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How does our vision of the future affect our choices now?

Faithful Finances, Week Three

The Rev. David Collins


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Today, I want us to think about one simple, but powerful, question. It affects how we spend, save and give our money. And it affects all of our other choices, whether we’re conscious of it or now.


How does our vision of the future affect our choices now?


When it comes to personal finance issues like saving, it’s really easy to see how this applies. People who aren’t future oriented, either because they just aren’t wired that way, or because of consistent disappointment, don’t tend to save as much as those who are. Or when you have a specific, measurable goal that you’re saving for, like a car or a trip, it’s much more motivating, than just saving for a general rainy day. Depending on your personal vision of the future, you might be more of a grasshopper, or you might be more of an ant.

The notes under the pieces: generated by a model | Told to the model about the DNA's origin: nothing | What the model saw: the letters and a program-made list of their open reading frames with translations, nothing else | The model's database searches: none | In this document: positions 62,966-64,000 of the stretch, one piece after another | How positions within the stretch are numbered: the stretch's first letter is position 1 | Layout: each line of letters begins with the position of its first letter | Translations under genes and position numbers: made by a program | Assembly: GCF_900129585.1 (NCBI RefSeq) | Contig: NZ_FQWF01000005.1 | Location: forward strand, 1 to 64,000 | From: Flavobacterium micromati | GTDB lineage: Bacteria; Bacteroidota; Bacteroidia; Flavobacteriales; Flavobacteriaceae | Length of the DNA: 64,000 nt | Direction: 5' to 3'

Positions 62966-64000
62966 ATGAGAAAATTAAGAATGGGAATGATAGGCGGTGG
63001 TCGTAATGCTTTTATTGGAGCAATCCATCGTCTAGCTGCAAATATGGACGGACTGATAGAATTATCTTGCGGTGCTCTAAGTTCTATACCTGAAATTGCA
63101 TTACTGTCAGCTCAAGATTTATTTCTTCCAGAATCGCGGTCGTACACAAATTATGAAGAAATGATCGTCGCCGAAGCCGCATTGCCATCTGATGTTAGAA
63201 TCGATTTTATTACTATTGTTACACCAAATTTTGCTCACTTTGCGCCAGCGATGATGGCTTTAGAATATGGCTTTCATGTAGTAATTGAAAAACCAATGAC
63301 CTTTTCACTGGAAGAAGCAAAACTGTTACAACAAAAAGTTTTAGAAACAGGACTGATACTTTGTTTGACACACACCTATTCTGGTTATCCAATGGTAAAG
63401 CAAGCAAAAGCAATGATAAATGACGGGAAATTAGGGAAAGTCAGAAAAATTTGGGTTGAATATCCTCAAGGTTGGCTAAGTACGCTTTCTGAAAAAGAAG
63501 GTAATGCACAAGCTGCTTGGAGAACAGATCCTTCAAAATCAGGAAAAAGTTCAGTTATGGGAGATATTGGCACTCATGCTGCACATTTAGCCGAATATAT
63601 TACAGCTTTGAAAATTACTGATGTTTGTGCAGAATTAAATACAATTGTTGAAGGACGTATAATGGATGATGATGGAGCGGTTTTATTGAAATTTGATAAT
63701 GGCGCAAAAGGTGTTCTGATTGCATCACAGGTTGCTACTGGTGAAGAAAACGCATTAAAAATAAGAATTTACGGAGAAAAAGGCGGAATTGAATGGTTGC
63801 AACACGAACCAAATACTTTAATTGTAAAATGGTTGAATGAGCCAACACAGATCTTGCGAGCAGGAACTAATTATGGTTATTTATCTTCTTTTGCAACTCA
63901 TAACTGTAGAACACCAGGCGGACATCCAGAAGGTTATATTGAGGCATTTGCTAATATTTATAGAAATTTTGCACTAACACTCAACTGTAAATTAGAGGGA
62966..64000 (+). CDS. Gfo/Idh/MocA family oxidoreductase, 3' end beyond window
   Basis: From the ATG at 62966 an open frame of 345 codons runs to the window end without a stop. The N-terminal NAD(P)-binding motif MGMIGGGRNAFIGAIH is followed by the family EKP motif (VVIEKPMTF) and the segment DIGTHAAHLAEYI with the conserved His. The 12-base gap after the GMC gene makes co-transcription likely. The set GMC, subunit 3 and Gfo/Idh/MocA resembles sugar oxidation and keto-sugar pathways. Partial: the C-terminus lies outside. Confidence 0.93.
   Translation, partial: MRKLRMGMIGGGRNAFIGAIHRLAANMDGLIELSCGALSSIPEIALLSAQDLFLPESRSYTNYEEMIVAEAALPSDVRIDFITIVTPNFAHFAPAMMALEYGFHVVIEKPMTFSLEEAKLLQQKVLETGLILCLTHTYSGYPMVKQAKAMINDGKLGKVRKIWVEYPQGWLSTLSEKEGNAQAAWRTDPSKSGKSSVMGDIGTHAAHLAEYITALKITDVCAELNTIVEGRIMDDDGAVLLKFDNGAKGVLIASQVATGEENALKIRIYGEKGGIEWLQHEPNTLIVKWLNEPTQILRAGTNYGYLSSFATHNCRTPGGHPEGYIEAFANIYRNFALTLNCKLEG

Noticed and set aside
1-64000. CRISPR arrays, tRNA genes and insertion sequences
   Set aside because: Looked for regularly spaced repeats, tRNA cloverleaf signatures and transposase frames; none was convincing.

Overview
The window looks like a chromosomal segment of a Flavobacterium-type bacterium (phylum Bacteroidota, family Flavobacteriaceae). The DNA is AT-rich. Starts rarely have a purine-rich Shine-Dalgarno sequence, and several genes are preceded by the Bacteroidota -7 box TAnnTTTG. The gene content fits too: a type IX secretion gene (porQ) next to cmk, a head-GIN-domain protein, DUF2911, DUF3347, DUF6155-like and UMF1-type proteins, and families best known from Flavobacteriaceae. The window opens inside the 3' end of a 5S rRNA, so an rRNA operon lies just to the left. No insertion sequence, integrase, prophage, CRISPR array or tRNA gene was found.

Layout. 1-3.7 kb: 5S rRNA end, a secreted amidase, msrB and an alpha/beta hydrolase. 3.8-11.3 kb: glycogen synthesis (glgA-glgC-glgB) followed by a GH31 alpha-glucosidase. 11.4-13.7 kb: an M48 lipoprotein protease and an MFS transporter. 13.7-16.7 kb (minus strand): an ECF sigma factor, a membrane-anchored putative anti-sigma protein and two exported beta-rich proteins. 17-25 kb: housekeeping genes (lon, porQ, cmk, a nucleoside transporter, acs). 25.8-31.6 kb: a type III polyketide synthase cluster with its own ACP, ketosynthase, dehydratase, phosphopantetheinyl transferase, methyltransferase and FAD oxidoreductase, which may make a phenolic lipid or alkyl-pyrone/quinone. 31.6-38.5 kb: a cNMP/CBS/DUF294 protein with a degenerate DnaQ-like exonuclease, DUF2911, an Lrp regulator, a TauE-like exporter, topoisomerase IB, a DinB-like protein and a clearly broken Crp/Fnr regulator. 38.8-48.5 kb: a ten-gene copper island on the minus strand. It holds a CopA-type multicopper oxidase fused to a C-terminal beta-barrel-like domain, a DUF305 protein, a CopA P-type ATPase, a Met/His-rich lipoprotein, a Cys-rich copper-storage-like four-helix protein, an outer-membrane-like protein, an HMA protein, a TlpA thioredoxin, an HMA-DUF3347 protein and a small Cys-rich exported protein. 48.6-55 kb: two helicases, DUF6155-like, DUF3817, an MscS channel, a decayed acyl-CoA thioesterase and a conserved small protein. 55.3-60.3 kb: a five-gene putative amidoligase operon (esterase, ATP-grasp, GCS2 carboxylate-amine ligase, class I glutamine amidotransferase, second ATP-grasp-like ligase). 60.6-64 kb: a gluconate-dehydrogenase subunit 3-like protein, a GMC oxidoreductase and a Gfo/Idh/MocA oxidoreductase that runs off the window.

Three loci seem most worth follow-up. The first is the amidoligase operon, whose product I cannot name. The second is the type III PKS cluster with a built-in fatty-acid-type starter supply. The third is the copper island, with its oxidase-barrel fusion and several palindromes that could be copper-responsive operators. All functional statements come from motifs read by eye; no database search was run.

When it comes to money, some people are much more motivated by the past than by the future. I think some memories of the Great Depression might even have entered into our DNA. I think they have for mine. Why else would I wrap up the tiniest leftovers in Saran Wrap, that I have no intention of ever eating, forcing Megan to throw them away when I’m out of the house?


What I’m most interested in exploring today is OUR collective vision of the future. When we imagine what the world will be like in 50, or 100, or a thousand years…what do we see? What’s our vision? And how does that vision affect the choices we make, both big and small, today?